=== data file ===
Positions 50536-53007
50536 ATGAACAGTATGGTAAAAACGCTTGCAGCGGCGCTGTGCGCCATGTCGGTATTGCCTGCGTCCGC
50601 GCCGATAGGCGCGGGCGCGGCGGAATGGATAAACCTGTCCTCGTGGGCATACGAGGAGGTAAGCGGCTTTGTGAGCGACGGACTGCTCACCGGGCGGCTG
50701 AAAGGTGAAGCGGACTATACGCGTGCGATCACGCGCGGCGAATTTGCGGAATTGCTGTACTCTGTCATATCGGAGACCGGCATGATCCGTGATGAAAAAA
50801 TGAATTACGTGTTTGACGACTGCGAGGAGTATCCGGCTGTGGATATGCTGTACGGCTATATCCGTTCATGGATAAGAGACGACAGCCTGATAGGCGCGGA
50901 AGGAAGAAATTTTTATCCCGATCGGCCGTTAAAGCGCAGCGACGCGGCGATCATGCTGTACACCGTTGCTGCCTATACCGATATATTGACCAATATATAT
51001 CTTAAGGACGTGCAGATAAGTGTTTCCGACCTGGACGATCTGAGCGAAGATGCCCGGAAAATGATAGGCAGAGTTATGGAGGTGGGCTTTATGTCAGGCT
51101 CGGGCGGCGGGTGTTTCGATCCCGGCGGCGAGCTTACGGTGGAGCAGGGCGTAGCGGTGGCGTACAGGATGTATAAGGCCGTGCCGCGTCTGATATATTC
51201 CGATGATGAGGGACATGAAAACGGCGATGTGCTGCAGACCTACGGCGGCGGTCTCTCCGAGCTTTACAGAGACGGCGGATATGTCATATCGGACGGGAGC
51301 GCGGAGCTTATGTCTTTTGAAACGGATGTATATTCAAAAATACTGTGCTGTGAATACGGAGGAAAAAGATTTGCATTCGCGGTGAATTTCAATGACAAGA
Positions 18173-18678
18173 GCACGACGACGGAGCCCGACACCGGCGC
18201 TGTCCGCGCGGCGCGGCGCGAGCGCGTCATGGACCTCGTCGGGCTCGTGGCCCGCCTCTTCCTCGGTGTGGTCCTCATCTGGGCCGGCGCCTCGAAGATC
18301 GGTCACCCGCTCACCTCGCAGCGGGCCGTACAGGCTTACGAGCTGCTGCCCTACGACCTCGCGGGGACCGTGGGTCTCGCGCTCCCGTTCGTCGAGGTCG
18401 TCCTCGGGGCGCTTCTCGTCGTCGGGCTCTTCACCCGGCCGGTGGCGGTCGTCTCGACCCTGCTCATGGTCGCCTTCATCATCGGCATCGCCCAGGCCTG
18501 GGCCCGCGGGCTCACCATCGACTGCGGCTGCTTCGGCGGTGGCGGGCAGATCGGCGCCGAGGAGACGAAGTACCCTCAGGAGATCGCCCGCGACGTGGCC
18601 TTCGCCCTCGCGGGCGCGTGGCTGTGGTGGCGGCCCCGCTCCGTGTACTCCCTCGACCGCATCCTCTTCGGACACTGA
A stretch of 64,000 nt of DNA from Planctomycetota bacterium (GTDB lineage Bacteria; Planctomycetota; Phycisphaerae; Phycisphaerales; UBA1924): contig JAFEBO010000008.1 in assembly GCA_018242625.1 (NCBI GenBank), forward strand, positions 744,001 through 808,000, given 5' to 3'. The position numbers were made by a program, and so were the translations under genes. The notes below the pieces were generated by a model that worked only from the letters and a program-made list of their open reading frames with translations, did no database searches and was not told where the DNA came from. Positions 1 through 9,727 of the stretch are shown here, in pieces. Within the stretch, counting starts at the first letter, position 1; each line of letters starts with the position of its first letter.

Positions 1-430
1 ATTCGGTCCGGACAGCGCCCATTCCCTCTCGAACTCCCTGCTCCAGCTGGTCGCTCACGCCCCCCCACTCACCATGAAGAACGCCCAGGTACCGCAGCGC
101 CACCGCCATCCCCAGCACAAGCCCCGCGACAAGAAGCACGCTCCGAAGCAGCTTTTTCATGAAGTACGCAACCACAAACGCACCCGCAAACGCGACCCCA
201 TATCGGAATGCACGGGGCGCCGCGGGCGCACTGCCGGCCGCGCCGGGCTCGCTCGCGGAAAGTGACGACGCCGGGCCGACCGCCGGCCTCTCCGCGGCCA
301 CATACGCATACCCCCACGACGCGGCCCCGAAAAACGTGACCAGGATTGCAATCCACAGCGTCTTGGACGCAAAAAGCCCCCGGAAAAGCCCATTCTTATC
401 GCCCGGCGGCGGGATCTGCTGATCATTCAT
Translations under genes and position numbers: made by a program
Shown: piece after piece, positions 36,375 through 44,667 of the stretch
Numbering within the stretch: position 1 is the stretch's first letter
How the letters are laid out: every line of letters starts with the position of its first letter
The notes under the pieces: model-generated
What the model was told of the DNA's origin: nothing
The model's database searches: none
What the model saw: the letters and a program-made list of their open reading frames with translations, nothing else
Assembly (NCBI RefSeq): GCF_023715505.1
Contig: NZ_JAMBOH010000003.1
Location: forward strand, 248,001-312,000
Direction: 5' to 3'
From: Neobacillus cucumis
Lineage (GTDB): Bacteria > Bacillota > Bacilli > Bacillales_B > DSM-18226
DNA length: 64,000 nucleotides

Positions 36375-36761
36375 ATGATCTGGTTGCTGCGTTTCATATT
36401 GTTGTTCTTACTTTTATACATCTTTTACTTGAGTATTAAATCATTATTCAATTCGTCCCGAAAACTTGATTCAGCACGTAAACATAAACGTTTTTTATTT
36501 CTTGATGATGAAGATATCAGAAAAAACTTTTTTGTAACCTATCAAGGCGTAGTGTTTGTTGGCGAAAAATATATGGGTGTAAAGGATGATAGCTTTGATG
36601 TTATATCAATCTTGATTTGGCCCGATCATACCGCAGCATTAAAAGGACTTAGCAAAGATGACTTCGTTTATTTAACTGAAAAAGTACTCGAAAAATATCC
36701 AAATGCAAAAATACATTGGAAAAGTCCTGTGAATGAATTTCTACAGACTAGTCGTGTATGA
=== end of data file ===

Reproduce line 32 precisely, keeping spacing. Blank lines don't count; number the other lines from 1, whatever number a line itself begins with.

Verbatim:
What the model saw: the letters and a program-made list of their open reading frames with translations, nothing else